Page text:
tv With All Due Respect MSNBC April 21, 2016 3:00pm-4:01pm PDT
tonight the world is mourning the loss of pop legend prince. the sudden death of pop legend. prince roger nelson found unresponsive in an elevator in his paisley park estate in suburban minneapolis. the local sheriff investigating the circumstances of his death. the source familiar telling nbc there is no indication of foul play. he had, though, been battling the flu for about three weeks. last week the performer's tour plane made an emergency landing in illinois because he felt ill. he was treated at a hospital in illinois. he was released after three hours. last thursday he performed. performed what would end up being his final official concert. this is a photo from that show
at atlanta's fox theater. he apologized for cancelling his sold out concert a week prior. fans say he did not appear to be sick. they said his voice did crackle a bit when he spoke. it did not impact his singing. he ended with three encores. he didn't perform saturday again at paisley park trying to waive off any concerns about his health. tonight, fans all over the world remembering the singer's expansive legacy. he was just 5'2", but he was a giant in the entertainment world. he released some 39 studio albums. of course, it was this one, 1984's "purple rain" that made him a household name. he was constantly breaking news ground over a career that spanned more than 40 years.
he was a 2004 music hall of famer, a 7 time grammy award winner. he won a golden globe. he won an oscar as well. more than 100 million records sold worldwide. he mentored new artists. he was influenced heavily by the god father of soul, the beetles, jimi hendrix. he was famously private, mysterious. his battles with the record industry was well documented. notably in 1993 when he changed his name to that symbol during the dispute with warner brothers. last year he performed with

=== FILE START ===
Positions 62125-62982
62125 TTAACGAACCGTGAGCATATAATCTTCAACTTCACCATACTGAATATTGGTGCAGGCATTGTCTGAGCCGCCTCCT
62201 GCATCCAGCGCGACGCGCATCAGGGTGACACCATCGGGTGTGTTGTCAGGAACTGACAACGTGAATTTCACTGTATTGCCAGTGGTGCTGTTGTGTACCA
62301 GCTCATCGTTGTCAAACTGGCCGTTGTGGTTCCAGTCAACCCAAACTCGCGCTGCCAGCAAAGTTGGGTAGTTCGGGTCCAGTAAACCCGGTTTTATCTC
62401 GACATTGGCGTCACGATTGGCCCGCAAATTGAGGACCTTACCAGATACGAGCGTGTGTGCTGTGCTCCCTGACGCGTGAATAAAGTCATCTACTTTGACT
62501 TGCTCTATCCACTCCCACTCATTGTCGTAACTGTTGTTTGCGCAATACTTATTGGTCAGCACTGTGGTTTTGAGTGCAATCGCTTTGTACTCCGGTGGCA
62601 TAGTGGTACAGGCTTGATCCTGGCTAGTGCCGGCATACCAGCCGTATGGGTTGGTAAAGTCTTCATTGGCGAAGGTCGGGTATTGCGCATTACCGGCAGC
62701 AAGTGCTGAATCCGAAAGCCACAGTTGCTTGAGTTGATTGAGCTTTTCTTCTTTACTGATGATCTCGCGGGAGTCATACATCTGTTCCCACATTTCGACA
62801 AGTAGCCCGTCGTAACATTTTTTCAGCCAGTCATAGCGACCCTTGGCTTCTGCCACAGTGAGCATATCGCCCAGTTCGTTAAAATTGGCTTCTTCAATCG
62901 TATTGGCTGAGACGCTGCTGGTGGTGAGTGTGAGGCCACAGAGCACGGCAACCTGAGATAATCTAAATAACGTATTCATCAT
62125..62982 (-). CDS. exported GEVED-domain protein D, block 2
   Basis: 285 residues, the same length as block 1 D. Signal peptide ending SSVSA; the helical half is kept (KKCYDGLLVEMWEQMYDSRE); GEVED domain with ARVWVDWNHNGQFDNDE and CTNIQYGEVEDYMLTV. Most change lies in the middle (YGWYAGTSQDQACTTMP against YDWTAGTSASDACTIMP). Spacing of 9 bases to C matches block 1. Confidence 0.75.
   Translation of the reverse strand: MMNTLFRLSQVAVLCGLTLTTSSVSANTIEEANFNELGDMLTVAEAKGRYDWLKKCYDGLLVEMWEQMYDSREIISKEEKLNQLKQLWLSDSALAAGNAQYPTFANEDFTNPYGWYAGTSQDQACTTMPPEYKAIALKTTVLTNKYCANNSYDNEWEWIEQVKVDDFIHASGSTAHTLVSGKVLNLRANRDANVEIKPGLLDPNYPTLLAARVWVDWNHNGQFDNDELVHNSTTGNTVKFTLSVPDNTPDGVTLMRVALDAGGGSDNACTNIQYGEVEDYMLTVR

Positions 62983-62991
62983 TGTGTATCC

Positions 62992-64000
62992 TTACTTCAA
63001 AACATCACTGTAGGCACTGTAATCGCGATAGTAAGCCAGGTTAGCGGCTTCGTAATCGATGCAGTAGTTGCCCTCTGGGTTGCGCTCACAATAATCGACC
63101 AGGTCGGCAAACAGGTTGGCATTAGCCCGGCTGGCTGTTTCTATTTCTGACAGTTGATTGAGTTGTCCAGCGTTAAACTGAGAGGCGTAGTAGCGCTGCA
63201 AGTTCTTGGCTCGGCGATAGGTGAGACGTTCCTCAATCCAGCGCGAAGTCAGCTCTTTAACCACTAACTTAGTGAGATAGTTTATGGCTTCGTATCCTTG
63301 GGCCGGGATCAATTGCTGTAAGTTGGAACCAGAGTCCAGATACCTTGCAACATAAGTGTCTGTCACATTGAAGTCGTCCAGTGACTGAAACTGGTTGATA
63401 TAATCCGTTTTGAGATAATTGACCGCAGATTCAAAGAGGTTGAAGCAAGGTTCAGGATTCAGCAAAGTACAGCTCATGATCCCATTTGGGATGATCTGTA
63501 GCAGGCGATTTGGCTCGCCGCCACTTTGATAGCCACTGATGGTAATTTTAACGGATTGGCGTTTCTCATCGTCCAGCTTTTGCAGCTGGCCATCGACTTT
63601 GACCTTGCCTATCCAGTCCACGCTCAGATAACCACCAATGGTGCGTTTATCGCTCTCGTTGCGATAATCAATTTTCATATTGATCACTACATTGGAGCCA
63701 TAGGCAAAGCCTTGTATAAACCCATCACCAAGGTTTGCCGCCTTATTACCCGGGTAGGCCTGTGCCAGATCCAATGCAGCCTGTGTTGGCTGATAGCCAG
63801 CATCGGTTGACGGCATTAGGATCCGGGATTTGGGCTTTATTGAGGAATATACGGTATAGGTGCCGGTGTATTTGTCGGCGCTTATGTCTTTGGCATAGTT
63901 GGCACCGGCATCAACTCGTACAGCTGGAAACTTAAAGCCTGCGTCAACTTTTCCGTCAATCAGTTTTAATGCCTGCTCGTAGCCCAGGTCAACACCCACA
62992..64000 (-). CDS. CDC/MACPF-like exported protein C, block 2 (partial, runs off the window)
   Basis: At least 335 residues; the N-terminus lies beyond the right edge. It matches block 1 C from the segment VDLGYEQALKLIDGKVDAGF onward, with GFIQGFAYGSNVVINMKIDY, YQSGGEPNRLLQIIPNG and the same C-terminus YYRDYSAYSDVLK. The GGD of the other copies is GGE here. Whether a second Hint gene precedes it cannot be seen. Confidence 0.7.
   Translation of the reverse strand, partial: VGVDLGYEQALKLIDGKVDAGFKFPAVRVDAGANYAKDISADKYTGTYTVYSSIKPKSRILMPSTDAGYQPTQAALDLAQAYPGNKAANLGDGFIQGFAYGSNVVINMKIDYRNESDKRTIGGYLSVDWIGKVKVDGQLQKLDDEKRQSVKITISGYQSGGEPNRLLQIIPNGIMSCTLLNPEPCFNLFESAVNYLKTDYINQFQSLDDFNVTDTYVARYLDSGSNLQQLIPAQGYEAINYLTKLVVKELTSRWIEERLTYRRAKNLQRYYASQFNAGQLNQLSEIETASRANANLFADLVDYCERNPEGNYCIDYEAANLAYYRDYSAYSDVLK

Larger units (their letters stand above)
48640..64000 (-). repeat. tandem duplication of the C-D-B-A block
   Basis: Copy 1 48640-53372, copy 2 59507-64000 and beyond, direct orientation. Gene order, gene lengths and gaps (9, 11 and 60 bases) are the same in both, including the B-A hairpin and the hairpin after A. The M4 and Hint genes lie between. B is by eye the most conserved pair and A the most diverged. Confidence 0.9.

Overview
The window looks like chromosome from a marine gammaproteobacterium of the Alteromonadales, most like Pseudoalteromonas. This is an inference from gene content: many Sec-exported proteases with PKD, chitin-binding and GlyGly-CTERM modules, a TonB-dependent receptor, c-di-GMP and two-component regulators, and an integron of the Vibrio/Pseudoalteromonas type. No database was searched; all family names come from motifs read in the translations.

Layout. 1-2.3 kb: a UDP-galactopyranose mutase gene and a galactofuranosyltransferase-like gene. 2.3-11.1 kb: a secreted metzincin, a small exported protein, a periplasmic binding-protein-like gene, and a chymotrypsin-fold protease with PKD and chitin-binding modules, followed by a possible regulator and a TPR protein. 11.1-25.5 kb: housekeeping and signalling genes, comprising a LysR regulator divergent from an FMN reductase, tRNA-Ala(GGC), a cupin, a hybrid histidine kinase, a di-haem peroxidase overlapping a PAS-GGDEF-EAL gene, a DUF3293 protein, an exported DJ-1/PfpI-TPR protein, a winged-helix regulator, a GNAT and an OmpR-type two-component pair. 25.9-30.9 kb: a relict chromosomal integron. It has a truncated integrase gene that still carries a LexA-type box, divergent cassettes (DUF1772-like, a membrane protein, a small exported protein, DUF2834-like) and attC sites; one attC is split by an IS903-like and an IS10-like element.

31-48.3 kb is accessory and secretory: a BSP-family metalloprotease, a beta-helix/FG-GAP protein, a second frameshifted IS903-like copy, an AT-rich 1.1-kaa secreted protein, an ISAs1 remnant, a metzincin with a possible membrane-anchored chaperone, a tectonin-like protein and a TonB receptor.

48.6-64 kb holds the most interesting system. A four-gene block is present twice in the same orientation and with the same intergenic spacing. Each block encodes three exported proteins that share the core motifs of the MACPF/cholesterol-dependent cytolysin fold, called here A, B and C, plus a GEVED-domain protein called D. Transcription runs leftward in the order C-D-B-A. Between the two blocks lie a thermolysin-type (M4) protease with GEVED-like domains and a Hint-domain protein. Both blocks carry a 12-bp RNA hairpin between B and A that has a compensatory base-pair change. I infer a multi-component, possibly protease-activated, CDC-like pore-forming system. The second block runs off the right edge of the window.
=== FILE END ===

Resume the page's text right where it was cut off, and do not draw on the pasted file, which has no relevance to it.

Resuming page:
stevie wonder. today president obama calling him quote, one of the most gifted and prolific musicians of our time. as well as a virtuoso instrumentalist and electrifying performer. fans gathering outside paisley park, outside his home there. hugging and it is, we're told, poignantly raining there at paisley mark. a makeshift memorial at that estate. at the apollo, nothing compares to you. the team was reportedly single little red corvette in the clubhouse.
he was the face of mtv and carson, my wife and i were talking earlier about, you know, back in the '80s, prince videos on mtv were cause to stop whatever you were doing and watch and sing along and dance along if you could. he will most sorely be missed. what will you miss, sir? >> i don't know where to begin, craig. like you said in the open, he's 5'2" but he was a giant. my time at mtv with the slogan of "i want my mtv." it was because of people like prince and what he was doing that was the reason you wanted your mtv. we have lost a lot of musicians recently, tragically too. this one is different. how many people can say they really invented a sound and left the sound. that's what he did.
prolifically musical. he played every instrument possible. most guys that did that or artists that did that did it because they couldn't sing. he had one of the greatest voices in music history. if you look at social media, the impact far and wide from kiss to katy perry. everything and genre and age group in between shows the impact. then you throw losing the impact of somebody so globally loved at 57 so quickly, you've got the biggest story in news. >> i've seen a number of live shows. the best live show i have ever seen s seen, hands down. 2004. i was second row. what was just as impressive as you mention the sheer number of
instruments that he played, he had nine or ten costume changes as well. became a fashion icon. >> i mean, he was all of it. he was notoriously late which was typical. he wasn't really around in my era of mtv as pop was exploid explo exploding. prince was on. he showed up one day on trl about two minutes before we went off the air. we were all like, your call time was an hour ago. he said, i don't wear a watch. he doesn't believe in time. that's who he was. he was eclectic. it was on his terms.